The public-relations pitch for Mathieu Kassovitz’s grisly policier The Crimson Rivers is “Seven meets The Silence of the Lambs,” and once these kissing cousins are finished introducing each other to Hawks, Melville, and the X-Files movie, the conversation devolves into mere spot-the-reference banter. Kassovitz strips the David Fincher canon to the bone: Nietzsche fixations, hurricane weather, pulled-rug ending. The one-bare-lightbulb-per-room ration is strictly enforced. Torture-murders abound, but are only glimpsed in their aftermath. And just like Seven‘s John Doe, the killer turns down a perfect opportunity to slay his cop pursuer; Jean Reno, playing Morgan Freeman, theorizes, “He wants us to understand his vengeance.”
Monsieur Reno has his work cut out for him. Though the film’s rampant pilferings hide in plain sight, the blood-and-formaldehyde trail becomes impossible to follow amid demon child-slayers, eugenics conspiracies, evil twins, and the prophecies of a crazed nun. But The Crimson Rivers never lacks for energy, and the director and his stars stride with focused confidence through the hooey. Investigating ghastly murders at an elite college nestled in the French Alps, Reno is a vice-squad vet whose path dovetails with young-turk cop Vincent Cassel’s probe of what appears to be a neo-Nazi desecration of a girl’s grave. Co-screenwriters Kassovitz and Jean-Christophe Grangé lavish attention on a racial-purity scheme supposedly brewing within the ivory tower, but they don’t bother presenting more than one prime suspect, remaining content to riff on genre. The brash newbie tries to get a rise out of the remote, unreadable old-timer. Those presumed dead spring to life. The femme (Nadia Farès) goes promptly fatale.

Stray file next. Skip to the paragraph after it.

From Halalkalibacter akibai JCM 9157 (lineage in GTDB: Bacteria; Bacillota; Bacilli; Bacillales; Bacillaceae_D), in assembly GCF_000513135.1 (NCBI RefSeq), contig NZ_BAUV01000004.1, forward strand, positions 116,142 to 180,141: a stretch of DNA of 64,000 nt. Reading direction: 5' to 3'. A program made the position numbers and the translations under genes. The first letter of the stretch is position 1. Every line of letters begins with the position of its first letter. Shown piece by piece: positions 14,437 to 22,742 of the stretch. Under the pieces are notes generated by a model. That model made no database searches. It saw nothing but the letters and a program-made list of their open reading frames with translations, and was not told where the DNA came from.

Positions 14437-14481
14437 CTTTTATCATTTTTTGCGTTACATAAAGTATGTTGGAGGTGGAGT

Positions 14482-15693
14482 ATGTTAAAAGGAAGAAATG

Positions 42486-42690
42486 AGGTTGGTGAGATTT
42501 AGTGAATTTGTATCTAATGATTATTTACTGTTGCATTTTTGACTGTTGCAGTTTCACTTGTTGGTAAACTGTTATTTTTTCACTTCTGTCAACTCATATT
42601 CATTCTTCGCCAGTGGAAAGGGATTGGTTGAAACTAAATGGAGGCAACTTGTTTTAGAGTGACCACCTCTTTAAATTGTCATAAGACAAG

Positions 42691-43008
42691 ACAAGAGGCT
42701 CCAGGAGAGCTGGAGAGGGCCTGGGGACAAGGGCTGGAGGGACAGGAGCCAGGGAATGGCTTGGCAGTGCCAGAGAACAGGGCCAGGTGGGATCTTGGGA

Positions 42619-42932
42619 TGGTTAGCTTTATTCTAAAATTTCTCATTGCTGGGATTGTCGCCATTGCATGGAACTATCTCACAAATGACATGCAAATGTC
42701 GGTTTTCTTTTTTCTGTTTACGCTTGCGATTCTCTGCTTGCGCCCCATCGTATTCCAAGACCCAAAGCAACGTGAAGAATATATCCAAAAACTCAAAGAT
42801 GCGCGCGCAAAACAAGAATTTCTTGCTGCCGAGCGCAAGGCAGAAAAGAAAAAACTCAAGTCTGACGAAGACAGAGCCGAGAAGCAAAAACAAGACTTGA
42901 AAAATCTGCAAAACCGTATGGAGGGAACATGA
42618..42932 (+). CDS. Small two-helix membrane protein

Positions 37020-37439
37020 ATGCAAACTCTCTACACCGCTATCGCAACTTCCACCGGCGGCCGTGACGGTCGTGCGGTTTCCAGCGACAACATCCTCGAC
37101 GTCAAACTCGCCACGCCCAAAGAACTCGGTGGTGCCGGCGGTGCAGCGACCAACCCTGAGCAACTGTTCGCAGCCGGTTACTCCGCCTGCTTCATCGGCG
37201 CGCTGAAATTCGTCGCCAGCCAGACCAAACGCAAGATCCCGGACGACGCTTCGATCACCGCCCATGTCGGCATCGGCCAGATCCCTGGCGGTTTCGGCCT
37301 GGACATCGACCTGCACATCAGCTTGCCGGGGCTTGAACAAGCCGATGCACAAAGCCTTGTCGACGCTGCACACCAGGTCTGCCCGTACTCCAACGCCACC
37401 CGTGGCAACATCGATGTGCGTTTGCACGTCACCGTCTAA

Departing from the purposefully splintered rhythms of La Haine, Kassovitz adopts a fluid, even stately pace, though he still loves to boomerang his camera in swooping circles and blow off steam with out-of-nowhere bursts of violence, as when Cassel happens upon a seedy skinhead pool hall and suddenly turns into Jackie Chan in Supercop. Consistently ludicrous, The Crimson Rivers lets climate control its literally disastrous finale, while Reno provides the winking eye of the storm, graciously tempering the mayhem with every amused grunt and barely perceptible grin.
Eddie Murphy takes on a similarly becalming straight-man role in Dr. Dolittle 2, though since his Nutty Professor franchise all but preempts the necessity of other performers in a Murphy vehicle, it’s dispiriting to watch him stand patiently by and concoct reaction shots for quipping raccoons and dancing bears. The doctor has one month to introduce a circus-raised endangered bear named Archie to the woods and thereby save a patch of forest marked for clear-cutting. The lurching script was obviously written with the previously inevitable industry strike in mind: Moved by Archie’s travails, animals nationwide stage their own May of ’68—racehorses won’t race, milk cows won’t milk, dogs won’t catch Frisbees, but dancing movie bears continue dancing in movies.